For cultivating lac, two types of host trees are used, perennial trees and annual bushes. They are infested with lac insects and left undisturbed. Thousands of lac insects colonise branches of the trees and secrete the resinous pigment. After five to six months lac-bearing branches are cut, and broods are tied to new host trees. The harvested trees are left for one to two years so that they grow new branches.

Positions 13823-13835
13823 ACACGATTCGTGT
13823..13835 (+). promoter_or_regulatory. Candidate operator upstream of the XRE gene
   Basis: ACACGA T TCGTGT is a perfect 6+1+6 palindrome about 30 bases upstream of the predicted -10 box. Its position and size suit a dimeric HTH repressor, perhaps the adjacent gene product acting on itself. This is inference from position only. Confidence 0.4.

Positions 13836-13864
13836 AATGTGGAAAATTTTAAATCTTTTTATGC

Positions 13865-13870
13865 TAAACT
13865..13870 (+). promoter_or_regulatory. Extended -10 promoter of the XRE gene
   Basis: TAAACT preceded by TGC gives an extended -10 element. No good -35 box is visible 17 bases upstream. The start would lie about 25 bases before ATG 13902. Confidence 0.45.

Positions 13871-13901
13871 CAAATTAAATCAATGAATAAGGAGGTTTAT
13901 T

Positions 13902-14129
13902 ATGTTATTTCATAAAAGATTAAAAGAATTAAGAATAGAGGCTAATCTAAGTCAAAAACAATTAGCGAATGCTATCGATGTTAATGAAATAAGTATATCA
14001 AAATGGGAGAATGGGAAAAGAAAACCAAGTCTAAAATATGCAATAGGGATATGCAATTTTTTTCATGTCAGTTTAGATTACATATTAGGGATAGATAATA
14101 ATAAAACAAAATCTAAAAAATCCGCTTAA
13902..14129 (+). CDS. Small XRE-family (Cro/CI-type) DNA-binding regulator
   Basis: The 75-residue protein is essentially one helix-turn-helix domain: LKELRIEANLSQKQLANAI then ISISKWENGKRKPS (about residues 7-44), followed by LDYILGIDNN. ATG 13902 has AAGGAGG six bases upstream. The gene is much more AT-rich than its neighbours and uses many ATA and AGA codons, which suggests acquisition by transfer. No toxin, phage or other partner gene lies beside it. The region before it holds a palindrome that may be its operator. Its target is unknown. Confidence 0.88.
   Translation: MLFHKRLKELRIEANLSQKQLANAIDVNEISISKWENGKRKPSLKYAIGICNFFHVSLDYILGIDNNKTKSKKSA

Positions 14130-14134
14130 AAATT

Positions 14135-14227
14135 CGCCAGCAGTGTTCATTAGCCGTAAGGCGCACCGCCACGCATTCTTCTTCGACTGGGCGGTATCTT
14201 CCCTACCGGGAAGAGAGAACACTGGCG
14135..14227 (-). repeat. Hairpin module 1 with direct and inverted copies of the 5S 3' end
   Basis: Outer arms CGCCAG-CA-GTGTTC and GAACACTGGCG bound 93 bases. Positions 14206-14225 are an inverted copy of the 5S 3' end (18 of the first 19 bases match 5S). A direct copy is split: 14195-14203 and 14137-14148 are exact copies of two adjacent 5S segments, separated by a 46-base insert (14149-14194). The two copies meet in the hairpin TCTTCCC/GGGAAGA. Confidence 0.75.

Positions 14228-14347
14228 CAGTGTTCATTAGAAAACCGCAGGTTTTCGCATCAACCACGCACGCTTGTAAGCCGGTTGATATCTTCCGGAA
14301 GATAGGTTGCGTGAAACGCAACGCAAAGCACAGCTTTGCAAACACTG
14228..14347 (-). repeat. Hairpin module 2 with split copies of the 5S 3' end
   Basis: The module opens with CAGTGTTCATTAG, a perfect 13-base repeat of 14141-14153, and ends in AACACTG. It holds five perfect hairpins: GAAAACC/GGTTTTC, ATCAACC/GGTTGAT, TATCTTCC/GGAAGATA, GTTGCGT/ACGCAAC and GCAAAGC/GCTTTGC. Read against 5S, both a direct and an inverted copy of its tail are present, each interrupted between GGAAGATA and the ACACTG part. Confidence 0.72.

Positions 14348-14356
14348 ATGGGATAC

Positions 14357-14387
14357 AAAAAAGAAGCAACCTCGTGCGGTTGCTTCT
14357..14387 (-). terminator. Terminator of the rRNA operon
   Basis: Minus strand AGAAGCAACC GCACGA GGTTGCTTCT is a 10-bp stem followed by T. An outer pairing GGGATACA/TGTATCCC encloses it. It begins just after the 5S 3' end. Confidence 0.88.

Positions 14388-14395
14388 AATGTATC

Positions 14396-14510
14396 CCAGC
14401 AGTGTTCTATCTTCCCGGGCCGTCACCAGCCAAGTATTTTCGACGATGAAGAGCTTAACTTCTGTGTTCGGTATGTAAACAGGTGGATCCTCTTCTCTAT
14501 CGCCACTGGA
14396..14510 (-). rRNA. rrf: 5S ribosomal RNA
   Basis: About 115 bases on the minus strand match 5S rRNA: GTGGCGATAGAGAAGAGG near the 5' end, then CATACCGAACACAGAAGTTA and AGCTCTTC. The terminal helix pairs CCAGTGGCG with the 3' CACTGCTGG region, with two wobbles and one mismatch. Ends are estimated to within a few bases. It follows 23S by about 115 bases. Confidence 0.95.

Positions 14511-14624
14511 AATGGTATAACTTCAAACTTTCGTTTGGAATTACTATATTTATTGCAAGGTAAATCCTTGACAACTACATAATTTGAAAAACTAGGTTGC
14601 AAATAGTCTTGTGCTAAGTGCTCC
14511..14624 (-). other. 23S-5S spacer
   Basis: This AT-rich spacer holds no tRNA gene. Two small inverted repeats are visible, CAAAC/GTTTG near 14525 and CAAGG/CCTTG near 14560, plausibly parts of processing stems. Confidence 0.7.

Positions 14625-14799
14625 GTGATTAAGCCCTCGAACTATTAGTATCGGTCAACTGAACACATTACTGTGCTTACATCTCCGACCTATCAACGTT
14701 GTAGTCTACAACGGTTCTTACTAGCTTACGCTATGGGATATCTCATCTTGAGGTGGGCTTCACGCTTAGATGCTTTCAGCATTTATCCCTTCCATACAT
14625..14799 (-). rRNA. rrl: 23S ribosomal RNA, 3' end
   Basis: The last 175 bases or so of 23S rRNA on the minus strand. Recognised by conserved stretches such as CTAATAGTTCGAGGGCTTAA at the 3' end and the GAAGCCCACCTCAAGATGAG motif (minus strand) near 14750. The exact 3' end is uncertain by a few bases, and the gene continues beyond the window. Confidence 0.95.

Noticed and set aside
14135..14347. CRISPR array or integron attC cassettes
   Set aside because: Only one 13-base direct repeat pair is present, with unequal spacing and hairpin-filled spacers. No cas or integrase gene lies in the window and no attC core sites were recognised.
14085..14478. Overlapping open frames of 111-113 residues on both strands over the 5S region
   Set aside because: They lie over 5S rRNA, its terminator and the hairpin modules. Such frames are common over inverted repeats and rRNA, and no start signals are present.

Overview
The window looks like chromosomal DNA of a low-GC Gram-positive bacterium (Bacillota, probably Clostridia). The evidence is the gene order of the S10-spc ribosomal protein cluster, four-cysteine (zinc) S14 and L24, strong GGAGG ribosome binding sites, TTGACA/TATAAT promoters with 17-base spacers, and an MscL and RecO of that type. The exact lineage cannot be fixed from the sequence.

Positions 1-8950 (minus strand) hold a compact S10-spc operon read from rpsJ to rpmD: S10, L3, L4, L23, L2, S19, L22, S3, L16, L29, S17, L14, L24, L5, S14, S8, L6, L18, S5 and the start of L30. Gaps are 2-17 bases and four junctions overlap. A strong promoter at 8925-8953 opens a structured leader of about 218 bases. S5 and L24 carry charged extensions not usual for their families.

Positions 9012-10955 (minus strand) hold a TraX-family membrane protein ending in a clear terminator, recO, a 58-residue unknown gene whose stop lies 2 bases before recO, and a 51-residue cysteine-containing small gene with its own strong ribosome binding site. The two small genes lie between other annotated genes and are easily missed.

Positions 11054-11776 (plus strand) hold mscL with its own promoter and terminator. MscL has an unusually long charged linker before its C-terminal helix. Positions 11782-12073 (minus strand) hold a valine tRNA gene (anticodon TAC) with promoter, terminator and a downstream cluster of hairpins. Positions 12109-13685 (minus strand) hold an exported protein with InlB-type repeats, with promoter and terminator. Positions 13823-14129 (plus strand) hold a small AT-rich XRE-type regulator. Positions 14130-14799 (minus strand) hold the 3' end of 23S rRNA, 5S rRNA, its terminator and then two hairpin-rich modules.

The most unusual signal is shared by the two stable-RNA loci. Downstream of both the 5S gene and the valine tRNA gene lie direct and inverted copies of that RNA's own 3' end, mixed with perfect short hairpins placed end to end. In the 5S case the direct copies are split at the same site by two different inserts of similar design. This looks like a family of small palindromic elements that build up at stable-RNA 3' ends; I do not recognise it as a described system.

In October, one crop of broods is introduced on larger trees and the lac is harvested in April or May the next year. If the plants are small, they are left to be infested in May and harvested in October. Each lac crop costs the farmers about one week of work. The lac-coated branches are crushed and sieved to remove impurities. The sieved material is washed to remove insect parts and other soluble material. The resulting product is known as seed-lac, which contains three to five per cent impurities. Seed-lac is processed into lac through heat treatment or solvent extraction.